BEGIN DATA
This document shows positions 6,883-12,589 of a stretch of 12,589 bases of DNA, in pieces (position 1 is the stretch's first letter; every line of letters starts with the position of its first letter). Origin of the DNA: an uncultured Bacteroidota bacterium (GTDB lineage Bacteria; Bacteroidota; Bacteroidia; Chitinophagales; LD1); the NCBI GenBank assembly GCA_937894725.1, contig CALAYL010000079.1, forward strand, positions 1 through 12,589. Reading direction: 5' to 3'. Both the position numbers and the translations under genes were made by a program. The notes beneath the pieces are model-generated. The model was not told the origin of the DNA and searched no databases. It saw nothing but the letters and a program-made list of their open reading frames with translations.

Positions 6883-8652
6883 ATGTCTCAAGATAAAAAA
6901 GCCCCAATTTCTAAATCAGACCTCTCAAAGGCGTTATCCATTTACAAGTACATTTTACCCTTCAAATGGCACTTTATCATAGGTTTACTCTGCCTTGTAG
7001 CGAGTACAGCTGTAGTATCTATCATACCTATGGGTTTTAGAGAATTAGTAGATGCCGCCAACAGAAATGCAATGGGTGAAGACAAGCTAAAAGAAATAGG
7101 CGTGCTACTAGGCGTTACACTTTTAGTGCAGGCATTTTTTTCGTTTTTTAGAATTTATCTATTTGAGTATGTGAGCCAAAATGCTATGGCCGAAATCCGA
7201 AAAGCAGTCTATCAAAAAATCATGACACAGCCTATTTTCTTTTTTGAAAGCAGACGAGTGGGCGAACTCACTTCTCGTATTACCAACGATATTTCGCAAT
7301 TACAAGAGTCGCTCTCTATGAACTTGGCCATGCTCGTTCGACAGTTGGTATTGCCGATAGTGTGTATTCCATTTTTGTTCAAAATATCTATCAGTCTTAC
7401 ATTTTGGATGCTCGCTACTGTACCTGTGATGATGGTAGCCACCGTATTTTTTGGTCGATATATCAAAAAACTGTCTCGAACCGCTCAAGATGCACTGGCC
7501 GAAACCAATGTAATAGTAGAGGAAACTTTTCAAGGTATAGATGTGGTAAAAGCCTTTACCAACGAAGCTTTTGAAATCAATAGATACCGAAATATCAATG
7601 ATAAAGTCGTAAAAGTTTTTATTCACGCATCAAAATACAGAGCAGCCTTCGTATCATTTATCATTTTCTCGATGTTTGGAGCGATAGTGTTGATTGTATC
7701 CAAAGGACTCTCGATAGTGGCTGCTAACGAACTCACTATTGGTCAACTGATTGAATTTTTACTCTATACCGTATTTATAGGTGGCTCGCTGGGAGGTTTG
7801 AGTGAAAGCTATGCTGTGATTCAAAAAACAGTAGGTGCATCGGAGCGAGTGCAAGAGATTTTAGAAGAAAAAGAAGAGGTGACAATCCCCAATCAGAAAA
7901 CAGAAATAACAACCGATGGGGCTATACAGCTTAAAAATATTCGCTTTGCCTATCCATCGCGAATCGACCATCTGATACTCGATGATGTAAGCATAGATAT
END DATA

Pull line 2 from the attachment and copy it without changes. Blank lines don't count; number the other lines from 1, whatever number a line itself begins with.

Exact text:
Positions 6883-8652